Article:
“A widow of a regular policeman who, but for paragraph (1) … would be entitled to an award under regulation C1 … shall, instead, be entitled to a pension calculated in accordance with Part IV of Schedule C …”

and by Part IV of Schedule C, which specifies a proportionate pension in respect of any service after 5 April 1978. Of course, regulation C5(3) does not assist the Carters since Mr Carter retired in 1977.


In passing I should observe that, like their predecessors, the 1987 regulations referred to a widow's pension. For the avoidance of doubt, the provisions were gender specific even as recently as 1987; indeed, the scheme did not provide an equivalent widower's pension for the surviving spouses of female officers until 1990. While by the social norms of the day such equivalent benefit was not apparently considered necessary, women police officers paid a lower contribution rate reflecting the inferior nature of their pension benefits.



When Mr Carter joined the police, his pension was regulated by the Police Pensions Regulations 1948 that came into force earlier that year. He was required to pay a contribution of 5% of his salary. Upon retirement after 30 years' service, he would be entitled to a pension of two-thirds of his final salary.


The police pension scheme has changed enormously over the 71 years since Mr Carter joined the Essex Constabulary as a young officer. I summarise some of the key changes in the table below:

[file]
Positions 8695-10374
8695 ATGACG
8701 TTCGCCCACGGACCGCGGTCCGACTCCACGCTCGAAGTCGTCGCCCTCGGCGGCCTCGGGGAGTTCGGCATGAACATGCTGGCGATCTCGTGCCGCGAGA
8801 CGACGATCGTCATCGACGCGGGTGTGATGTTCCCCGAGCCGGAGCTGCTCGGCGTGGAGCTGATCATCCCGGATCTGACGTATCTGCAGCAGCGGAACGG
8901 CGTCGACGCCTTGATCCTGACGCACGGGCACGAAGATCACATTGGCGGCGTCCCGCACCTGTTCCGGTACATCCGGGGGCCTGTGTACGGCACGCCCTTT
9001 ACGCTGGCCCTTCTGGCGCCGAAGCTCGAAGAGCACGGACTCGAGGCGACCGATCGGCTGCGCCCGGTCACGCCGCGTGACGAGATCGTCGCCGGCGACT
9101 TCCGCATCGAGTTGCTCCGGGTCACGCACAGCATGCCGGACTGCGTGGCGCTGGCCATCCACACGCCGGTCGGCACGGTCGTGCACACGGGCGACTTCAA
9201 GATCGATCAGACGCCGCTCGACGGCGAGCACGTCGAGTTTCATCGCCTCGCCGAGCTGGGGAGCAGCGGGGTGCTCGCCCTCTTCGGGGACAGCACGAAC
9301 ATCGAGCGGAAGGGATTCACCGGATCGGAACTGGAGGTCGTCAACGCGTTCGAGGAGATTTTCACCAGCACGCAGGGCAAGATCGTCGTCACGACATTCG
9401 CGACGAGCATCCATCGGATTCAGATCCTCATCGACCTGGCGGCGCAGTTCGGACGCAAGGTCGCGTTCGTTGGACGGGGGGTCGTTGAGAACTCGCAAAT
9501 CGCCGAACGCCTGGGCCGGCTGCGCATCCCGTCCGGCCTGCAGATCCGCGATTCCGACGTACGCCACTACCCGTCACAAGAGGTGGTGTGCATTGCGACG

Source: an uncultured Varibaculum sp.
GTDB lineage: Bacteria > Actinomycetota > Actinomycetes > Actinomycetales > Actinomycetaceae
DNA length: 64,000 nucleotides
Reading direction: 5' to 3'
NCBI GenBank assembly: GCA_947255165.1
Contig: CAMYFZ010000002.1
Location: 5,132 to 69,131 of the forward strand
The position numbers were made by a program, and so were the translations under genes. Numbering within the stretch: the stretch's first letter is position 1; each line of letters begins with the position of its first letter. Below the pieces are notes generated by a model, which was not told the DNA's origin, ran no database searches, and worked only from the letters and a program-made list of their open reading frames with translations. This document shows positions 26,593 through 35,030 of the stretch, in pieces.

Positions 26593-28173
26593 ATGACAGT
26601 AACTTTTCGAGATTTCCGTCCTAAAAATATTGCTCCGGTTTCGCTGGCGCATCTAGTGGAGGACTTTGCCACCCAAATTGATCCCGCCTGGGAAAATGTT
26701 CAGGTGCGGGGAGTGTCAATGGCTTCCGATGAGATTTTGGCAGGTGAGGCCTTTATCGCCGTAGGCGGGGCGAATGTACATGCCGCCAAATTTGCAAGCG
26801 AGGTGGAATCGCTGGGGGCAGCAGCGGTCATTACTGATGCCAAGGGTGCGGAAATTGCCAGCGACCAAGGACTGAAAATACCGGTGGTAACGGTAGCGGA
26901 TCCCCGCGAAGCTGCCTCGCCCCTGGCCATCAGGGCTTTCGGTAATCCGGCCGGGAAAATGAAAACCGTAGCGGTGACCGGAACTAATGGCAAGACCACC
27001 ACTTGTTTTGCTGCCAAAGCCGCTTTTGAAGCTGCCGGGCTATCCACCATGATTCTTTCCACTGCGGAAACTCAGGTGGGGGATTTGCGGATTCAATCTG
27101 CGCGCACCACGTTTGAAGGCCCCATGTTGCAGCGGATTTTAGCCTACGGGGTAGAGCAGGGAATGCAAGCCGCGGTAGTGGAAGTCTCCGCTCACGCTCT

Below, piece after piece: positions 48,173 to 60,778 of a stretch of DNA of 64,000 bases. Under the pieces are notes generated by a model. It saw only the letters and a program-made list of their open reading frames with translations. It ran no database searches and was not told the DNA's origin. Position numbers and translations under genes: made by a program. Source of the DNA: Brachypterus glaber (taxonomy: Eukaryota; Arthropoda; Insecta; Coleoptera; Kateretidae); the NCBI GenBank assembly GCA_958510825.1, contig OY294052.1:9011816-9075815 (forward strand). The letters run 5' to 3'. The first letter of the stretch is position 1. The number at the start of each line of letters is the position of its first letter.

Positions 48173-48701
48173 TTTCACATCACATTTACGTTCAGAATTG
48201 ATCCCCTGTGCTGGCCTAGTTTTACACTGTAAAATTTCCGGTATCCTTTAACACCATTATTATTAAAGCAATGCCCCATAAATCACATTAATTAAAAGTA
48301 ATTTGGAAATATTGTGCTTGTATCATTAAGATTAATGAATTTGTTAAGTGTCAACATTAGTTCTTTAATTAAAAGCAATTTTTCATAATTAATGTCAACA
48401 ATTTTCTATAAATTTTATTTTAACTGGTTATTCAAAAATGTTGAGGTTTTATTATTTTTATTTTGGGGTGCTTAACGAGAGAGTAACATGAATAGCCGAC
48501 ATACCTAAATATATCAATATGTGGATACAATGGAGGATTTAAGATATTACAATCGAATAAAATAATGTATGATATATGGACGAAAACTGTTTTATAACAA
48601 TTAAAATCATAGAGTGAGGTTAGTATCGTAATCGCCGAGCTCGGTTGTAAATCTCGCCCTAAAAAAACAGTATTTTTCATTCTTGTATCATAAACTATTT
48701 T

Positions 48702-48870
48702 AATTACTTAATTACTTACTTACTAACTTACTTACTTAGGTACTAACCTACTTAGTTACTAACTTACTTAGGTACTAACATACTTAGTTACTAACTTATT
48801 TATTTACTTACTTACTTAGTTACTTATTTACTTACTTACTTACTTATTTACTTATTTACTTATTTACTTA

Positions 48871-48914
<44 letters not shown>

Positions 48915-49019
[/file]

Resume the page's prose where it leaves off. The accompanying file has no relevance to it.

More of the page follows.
Accrual rate



Widow's pension


1/60 th for first 20 years

2/60 th for next 10 years

Maximum pension: two-thirds of final salary after 30 years

Compulsory retirement age: 55


Basic pension for pre-retirement widows


6 1/4%

One-third of the officer's pension for pre-retirement widows



One-half of the officer's pension for pre-retirement widows



One-half of the officer's pension for pre-retirement widows and, in respect of service after 5 April 1978, post-retirement widows



2006–2015 New joiners

1/70 th Maximum pension: half of final salary after 35 years

Only payable from 55

9.5% rising to 11–12.75%

Survivor's pension payable irrespective of date of marriage

2015- New joiners

1/55.3 Maximum pension: half of career-average revalued salary after 27 years 8 months

Reduced pension from 55; full pension not payable before 60




10.1 Between 1948 and 1982, the contributions made by officers grew significantly from 5% to 11%.

10.2 Over the same period, the benefits payable to an officer's widow were greatly enhanced. There was, however, a disconnect in that the enhancement of a pension for post-retirement widows was introduced in April 1978 and yet the contribution rate did not increase until 1982.

10.3 More recent amendments made in 2006 and 2015 eroded the value of a new officer's pension while also increasing the level of contributions.


By comparison with his modern counterparts, Mr Carter paid lower rates of contribution for a significantly more generous final-salary scheme. An officer joining the police today would have to work for 27 years 8 months and wait until age 60 before being able to draw a pension of half of his or her career-average salary. Against that, Mr Carter's pension package was less generous in that no pension will be payable to Mrs Carter should she survive him.


Successive reforms of public sector pension schemes, including the scheme for police officers, have been prospective:

12.1 In 1956, the increased widow's pension of one-third of the officer's own pension was introduced in respect of service after 1 April 1956. In fact, serving officers were not obliged to accept the new terms. An officer interested in the enhanced terms: